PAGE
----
Rebound Hammer Testing (Schmidt hammer)
The strength of concrete is generally governed by the strength of the cement paste. Measurements of the strength of the paste can therefore provide a reasonable assessment of the strength of the concrete.This strength can be determined by inference from the elasticity of the concrete. A practical assessment of elasticity can be made on site by measuring the rebound of a sprung hammer.
The surface of the concrete is cleaned to remove laitance and shutter board marks.
A series of twelve readings are taken with a 'Schmidt' hammer in a diamond pattern at the test point.
The hammer is pressed against the surface, loading the sprung mass, and releasing this at the end of the stroke.
The percentage rebound is measured by a latched rider on the side of the hammer.
Care is taken to avoid obvious anomalies such as blowholes or exposed aggregate.
The conversion of rebound number to compressive strength can be achieved by preparation of a calibration chart for the concrete concerned. If this is not possible a crude assessment can be made from the manufacturers' data.
Attention must be paid to BS 1881 Pt.. 202 which states 'The use of universal calibrations, such as those produced by the manufacturers of rebound hammers, can lead to serious errors and should be avoided'.
To produce a calibration graph the structure should be tested and locations selected for coring to represent the greatest possible range of rebound numbers.
Cores should be removed from the rebound test location and their compressive strengths determined. Sufficient cores should be taken to enable a correlation to be determined. The greater the number of cores the greater will be the resulting accuracy.
The calibration chart may then be used to convert rebound numbers to cube strength. It is unlikely that 95% confidence limits on the estimation of the in-situ concrete strength by rebound hammer will be better than ±25% under ideal conditions.
In the absence of such calibration, the interpretation of the rebound number is based upon data in the manufacturers handbook.
For a horizontal impact on a vertical surface the probable cube strength of the concrete can be estimated as:
fc = 0.0126 (R + 29.8) - 21.1 N/mm2
where R is the mean rebound number after discarding the highest and lowest values.
In practice the test is very dependent upon the surface condition and moisture content of the concrete as well as the ratio of aggregate to cement paste. Under laboratory conditions, testing carefully cast cubes, it is possible to predict the strength with some accuracy. The manufacturers own estimate of error gives 95% confidence bound as ±70% at low strength and 11% at very high strengths. In the useful range of 20 N/mm2 the error range for 95% confidence is quoted as 30% to 18% respectively.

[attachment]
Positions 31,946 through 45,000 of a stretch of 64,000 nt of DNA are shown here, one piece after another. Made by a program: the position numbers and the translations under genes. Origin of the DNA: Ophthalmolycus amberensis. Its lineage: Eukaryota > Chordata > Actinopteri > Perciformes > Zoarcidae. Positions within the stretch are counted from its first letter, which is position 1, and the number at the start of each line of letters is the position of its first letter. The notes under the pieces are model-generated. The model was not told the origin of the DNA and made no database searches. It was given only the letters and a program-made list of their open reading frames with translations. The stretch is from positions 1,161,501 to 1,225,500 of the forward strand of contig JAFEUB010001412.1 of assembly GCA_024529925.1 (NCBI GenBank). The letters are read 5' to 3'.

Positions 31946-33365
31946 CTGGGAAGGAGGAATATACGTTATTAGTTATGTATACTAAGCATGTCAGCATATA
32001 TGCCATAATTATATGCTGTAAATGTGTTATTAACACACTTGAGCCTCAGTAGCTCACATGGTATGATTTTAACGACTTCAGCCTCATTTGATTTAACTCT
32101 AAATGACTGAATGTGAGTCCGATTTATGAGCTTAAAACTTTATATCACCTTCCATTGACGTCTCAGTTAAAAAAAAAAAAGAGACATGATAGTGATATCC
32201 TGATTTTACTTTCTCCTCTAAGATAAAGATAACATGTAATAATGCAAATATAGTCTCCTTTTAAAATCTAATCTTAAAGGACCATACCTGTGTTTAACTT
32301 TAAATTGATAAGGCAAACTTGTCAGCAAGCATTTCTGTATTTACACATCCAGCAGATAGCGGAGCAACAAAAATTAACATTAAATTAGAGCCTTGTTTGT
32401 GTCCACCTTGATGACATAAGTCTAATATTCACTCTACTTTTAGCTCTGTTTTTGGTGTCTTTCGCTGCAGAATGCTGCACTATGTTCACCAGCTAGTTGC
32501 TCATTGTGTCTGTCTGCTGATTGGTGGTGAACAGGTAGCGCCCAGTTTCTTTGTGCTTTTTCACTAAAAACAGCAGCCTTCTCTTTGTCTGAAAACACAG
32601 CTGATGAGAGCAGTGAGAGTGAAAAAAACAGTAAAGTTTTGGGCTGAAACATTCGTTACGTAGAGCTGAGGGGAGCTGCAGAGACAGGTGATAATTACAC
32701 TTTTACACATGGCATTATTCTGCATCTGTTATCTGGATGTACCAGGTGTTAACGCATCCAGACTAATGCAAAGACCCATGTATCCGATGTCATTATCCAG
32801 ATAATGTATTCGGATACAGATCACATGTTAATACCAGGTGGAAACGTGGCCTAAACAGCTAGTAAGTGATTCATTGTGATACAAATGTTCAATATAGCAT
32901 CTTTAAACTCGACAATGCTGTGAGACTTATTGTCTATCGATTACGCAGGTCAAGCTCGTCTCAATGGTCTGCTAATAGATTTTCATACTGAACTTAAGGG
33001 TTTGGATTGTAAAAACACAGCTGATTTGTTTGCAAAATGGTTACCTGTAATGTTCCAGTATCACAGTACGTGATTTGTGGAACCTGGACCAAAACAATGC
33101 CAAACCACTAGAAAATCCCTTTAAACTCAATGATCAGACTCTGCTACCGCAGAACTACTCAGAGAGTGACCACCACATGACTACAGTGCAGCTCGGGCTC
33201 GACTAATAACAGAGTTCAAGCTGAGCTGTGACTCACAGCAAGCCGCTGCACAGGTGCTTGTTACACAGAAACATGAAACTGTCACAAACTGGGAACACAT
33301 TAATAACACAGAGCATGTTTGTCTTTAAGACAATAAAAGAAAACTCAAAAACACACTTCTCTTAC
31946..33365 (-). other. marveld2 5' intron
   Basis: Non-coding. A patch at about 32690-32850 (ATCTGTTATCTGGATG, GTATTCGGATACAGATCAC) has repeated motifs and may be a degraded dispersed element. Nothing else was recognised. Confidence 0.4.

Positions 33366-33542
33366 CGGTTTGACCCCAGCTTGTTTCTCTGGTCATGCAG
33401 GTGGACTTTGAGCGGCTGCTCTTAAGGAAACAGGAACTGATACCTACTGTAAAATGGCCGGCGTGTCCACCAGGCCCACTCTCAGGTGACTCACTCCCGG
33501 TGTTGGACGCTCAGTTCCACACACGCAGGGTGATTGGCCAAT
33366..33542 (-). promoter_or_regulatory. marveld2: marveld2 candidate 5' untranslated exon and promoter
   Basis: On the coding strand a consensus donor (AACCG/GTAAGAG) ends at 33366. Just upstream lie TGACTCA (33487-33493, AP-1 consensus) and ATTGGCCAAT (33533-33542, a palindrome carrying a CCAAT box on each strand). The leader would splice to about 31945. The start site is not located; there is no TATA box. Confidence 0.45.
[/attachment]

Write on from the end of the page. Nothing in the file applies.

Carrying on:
The manufacturers quoted figures are for concrete in the range 7 to 56 days old. Acknowledgement is made of the hardening of the surface layer with age, primarily due to carbonation. The rebound hammer tests a localised area of concrete to a depth of perhaps 20 or 30mm. In the region the influence of the carbonation can be significant. Removal of the carbonated concrete changes the test from being quick, simple and non-destructive to slow laborious and cosmetically damaging. For these reasons the carbonation layer is rarely removed.
Moisture content can modify the modulus of elasticity by up to 25% (ref. 2 pp. 363). Poor surface condition will tend to lower the rebound number.
Caution must be exercised when assessing a structure using results from rebound hammers. Where the moisture content, surface condition and carbonation are likely to be consistent then it will have a benefit in its ability to detect weaker areas of concrete. In external texture and near surface moisture contents the potential errors can exceed 50% rendering the results less useful.
Operating Instructions - Concrete Test Hammer, Proceq 1989
Properties of Concrete. A. M. Neville 3rd Edition 1981
BS 1881 pt. 202:1986. Recommendations for Surface Hardness Testing by Rebound Hammer